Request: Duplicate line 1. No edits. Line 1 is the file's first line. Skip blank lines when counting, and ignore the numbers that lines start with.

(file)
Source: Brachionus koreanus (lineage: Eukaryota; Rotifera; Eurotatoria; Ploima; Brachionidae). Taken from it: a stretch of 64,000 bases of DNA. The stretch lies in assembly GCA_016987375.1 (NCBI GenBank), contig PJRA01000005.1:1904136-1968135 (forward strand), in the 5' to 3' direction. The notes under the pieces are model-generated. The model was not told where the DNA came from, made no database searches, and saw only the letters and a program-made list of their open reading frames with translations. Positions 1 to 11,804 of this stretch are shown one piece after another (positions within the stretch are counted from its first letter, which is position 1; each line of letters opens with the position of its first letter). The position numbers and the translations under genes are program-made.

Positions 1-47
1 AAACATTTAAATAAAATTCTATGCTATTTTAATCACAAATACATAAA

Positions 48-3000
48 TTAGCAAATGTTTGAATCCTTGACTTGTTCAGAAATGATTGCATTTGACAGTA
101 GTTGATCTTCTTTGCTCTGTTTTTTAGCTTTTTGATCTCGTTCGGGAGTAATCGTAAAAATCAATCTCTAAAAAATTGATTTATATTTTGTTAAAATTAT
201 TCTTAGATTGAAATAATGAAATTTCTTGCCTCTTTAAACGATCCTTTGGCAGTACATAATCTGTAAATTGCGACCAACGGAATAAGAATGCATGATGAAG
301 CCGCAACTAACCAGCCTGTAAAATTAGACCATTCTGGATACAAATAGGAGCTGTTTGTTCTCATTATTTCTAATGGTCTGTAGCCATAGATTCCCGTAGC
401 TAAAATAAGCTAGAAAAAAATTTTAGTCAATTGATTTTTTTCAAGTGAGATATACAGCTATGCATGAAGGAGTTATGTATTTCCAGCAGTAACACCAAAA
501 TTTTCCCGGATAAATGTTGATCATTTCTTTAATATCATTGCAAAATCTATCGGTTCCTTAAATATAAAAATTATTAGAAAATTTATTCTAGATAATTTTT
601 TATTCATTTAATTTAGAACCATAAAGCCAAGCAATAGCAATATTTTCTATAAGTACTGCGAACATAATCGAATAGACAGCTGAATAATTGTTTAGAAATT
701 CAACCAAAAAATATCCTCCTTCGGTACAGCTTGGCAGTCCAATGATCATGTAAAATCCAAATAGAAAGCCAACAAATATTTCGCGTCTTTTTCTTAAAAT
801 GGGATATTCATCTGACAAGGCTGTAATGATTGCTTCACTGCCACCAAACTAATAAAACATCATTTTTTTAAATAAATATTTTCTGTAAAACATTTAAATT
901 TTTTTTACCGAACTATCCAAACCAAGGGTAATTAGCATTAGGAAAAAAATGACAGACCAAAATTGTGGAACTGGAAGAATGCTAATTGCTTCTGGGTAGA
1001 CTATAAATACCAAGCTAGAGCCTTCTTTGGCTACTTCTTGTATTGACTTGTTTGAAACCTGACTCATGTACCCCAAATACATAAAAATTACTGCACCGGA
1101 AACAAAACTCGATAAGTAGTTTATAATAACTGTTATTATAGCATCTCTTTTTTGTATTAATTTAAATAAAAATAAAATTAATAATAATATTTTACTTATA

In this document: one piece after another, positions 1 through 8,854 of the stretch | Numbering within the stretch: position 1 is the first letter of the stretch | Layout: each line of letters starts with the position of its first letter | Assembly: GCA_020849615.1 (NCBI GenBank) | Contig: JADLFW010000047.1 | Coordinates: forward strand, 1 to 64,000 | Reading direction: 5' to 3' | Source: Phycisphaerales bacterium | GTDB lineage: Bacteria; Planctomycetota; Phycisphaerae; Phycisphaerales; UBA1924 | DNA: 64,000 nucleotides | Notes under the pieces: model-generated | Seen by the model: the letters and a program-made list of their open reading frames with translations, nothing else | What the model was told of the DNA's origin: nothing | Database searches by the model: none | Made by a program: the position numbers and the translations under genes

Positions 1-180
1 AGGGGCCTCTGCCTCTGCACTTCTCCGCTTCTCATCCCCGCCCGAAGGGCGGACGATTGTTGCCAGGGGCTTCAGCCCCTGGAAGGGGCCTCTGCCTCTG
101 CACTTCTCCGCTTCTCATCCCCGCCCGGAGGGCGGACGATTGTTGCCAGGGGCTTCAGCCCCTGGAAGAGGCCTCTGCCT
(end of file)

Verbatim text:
Source: Brachionus koreanus (lineage: Eukaryota; Rotifera; Eurotatoria; Ploima; Brachionidae). Taken from it: a stretch of 64,000 bases of DNA. The stretch lies in assembly GCA_016987375.1 (NCBI GenBank), contig PJRA01000005.1:1904136-1968135 (forward strand), in the 5' to 3' direction. The notes under the pieces are model-generated. The model was not told where the DNA came from, made no database searches, and saw only the letters and a program-made list of their open reading frames with translations. Positions 1 to 11,804 of this stretch are shown one piece after another (positions within the stretch are counted from its first letter, which is position 1; each line of letters opens with the position of its first letter). The position numbers and the translations under genes are program-made.